Scientists at St Andrews University hit the headlines after announcing a study into the reasons why people blush.
Experiments will include asking volunteers to suck a baby's bottle, and to sing the national anthem in front of friends or strangers.
But if that sounds weird, it's nothing compared with some of the more outlandish studies academics around the world have dreamed up to pass the time.
Some of the most unusual have even picked up prizes for their wackiness. The Ig Nobel Awards are given to those which "make people laugh and then think".
Here's 10 other studies which left the rest of us scratching our heads for all the wrong reasons.
New York-based food psychologist Dr Brian Wansink is known for his quirky research methods into our eating habits, but this was his high point.
By feeding people tomato soup from bowls with hidden tubes that kept them filled, he found people would eat 73 per cent more than they would otherwise, but they wouldn't feel any more full.
After realising that very little research had been carried out into sword-swallowing, radiologist Dr BrianWhitcombe set about interviewing nearly 50 practitioners of the art.
He concluded injuries were rare and a sore throat was only likely when learning, repeating performances frequently or using odd-shaped or multiple swords.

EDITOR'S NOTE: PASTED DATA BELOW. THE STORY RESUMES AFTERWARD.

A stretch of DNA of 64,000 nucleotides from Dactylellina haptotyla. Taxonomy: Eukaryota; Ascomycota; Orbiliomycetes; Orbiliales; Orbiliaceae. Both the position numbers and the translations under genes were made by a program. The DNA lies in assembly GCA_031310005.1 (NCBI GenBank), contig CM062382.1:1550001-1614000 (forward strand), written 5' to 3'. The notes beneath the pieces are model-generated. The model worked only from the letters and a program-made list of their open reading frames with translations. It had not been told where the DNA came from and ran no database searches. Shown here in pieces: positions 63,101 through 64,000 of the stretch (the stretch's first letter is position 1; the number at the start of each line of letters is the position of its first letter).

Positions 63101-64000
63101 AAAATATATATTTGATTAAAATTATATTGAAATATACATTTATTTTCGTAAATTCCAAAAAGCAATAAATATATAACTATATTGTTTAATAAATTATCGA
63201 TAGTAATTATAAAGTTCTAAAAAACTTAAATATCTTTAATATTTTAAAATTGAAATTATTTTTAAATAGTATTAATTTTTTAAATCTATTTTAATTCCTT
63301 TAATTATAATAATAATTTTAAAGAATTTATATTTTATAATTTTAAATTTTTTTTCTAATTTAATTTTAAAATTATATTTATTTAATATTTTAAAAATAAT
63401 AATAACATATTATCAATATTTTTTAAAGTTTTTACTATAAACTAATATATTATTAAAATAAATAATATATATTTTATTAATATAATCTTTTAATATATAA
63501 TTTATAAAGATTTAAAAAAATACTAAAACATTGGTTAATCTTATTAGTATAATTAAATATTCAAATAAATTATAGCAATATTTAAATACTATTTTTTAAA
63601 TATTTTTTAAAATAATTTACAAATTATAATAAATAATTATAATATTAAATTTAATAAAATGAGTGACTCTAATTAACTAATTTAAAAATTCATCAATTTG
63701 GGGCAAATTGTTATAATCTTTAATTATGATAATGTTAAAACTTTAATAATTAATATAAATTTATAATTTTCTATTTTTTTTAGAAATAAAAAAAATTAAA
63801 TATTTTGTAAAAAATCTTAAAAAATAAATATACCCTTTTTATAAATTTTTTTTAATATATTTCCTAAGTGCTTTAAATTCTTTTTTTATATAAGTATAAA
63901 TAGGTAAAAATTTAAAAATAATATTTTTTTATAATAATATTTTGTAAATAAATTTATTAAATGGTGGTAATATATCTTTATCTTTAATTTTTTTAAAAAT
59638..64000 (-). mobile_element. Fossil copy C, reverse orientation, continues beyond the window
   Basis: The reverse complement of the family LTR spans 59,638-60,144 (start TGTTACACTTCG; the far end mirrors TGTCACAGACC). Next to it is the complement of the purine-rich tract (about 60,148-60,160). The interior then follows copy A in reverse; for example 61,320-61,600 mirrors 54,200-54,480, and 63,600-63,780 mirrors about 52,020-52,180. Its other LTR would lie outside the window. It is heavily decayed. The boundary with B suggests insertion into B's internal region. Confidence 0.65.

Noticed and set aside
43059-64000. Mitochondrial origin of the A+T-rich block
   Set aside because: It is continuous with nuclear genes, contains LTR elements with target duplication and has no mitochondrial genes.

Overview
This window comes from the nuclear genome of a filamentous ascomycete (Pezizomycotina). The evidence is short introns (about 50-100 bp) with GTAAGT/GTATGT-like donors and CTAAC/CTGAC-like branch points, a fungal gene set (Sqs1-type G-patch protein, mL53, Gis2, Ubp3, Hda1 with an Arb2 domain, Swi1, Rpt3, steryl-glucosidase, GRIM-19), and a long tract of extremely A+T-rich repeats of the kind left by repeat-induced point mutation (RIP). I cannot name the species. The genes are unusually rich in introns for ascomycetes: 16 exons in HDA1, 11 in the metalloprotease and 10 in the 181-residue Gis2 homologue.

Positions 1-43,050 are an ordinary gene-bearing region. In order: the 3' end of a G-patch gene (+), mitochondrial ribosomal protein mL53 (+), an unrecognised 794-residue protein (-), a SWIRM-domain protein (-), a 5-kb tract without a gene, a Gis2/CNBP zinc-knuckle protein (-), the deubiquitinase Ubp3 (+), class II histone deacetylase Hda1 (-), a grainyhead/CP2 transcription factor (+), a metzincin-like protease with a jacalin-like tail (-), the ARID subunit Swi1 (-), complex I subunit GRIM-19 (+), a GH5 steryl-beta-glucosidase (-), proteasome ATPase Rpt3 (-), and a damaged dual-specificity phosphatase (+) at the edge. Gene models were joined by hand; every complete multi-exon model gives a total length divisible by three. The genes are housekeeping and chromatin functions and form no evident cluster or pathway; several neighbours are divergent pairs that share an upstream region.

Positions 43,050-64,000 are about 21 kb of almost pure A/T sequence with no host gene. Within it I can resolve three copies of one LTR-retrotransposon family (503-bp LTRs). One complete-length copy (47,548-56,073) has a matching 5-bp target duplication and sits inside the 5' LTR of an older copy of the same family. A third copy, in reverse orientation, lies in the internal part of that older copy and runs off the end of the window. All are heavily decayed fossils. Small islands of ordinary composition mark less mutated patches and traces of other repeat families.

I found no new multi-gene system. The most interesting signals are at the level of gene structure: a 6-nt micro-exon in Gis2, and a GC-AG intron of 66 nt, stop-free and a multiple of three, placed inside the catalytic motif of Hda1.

We've all been there. You take your hamster on holiday only to find the poor creature is jet-lagged when you arrive.
Now scientists from Argentina have an answer - stick some Viagara in its water. They found one dose of the impotence drug helped the animals recover from jet-lag twice as fast. The research might sound comical, but it does raise the question of whether Viagara could have the same effect on humans.
Chances are you've never wondered why a piece of dry spaghetti will break into three rather than two pieces.
But it was keeping some scientists in Paris awake at night, so they started conducting experiments using a high-speed camera and plenty of pasta.
They concluded the initial break created shock waves leading to more breaks.
We all know a woodpecker without a beak is called a headbanger but, for some boffins at the University of California, the more important question was why the birds never got a headache.
So they set about examining the creature's cranium, and found that it works like a perfect shock absorber, with muscles contracting a millisecond before every strike to cushion the impact.
SWIMMING THROUGH TREACLE
It's only in our more questionable dreams that we would think about doing this. It would also be natural to assume that the goo would make swimming harder.
But two researchers at the University of Wisconsin weren't so sure, so they filled a pool with a food-thickening agent and timed swimmers to see how they got on.
The goo didn't make the swimmers any slower as they could push harder against it. That could be worth remembering the next time you're being pursued through a vat of syrup.